Liked by 1 person

    • Hi Simon. Thank you for the kind comment and for adding your own memories to it. It’s nice to hear – I hope you find something you like on here. I recommend ‘Empire of the clouds’ by James Hamilton-Paterson, a very good book about the demise of Britain’s post war aviation industry. You’ll be able to relate to it I’m sure!


    • Thanks GP! I wasn’t aware of it no, so it’s a real eye opener to know such a collection exists! They are certainly doing a lot of hard graft to restore the items in their vast collection. Hopefully we will see some of them around the country at exhibits / shows etc. There is a similar chap who buys and restores ww2 vehicles and equipment, but he sells them on. I don’t think it’s the same one. Thanks for sending the link, it’s much appreciated.

      Liked by 1 person

  6. Where to begin? Just last night I discovered your superb website through contact with Mitch Peeke as I learned of his organization of a commemoration of the June 19, 1944, Allhallows area collision that still entombs my Uncle Cecil Tognazzini, Flight Engineer/Top Turret Gunner on the B17 44-6133.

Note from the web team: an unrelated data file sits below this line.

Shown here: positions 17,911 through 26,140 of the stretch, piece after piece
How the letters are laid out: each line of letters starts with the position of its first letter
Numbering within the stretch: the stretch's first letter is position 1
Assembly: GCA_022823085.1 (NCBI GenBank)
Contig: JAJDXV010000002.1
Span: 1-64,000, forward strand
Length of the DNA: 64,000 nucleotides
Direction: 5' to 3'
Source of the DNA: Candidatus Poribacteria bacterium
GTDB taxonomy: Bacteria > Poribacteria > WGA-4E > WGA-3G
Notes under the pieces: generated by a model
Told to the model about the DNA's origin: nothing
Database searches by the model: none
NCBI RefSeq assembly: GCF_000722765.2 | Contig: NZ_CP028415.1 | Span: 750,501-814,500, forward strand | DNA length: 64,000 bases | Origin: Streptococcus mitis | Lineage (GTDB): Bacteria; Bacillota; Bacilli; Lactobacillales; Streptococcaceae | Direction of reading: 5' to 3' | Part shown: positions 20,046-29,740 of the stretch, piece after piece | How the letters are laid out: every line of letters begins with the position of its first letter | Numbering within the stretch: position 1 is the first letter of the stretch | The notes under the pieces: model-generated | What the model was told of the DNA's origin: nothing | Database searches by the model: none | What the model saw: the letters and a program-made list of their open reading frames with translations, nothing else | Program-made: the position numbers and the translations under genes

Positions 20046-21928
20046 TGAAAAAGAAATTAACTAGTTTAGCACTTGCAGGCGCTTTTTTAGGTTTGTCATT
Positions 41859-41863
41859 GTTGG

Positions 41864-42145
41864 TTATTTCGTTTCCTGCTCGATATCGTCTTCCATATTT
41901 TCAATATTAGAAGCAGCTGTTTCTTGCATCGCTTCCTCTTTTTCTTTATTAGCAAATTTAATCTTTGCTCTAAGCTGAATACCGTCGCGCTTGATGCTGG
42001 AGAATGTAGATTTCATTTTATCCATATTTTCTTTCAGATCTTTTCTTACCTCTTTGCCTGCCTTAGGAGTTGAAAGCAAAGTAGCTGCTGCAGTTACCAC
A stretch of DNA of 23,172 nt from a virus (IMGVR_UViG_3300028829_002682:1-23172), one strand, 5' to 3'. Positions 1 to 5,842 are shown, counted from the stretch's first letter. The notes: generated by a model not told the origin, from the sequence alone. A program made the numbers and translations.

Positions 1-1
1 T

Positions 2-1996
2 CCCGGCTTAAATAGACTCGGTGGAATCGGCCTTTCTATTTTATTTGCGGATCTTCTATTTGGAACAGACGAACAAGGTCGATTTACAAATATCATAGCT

How I came to know of him/you is a fun story that dates back to 2013 when “inherited” my dad’s contact with another British enthusiast/researcher Geoff Burke, and with him visited Kimbolton, the Cambridge American Cemetery, and the RAF Museum; and, on my own visited Canvey Island and the beach at Allhallows – creating friendships along the the way of my own journey into my Uncle’s history and fate. In addition to Geoff, those friendships include Janet Penn, Canvey Island resident and local historian; Peter and Jean Holmyard, homeowners in the holiday park at Allhallows who took a chance on this traveling American to allow me to fulfill a dream of my dad, Cecil’s only brother, and walk the Allhallows beach; and Jeanne Crons Campbell, the only child of the sole survivor of Cecil’s plane. Those friendships led Geoff, Jeanne, and I to initiate plans to attend the Canvey Island 75th Anniversary Commemoration this coming June 19 even before I happened upon connecting with Mitch. We are now making plans to also attend the Allhallows event which Mitch has organized for June 22.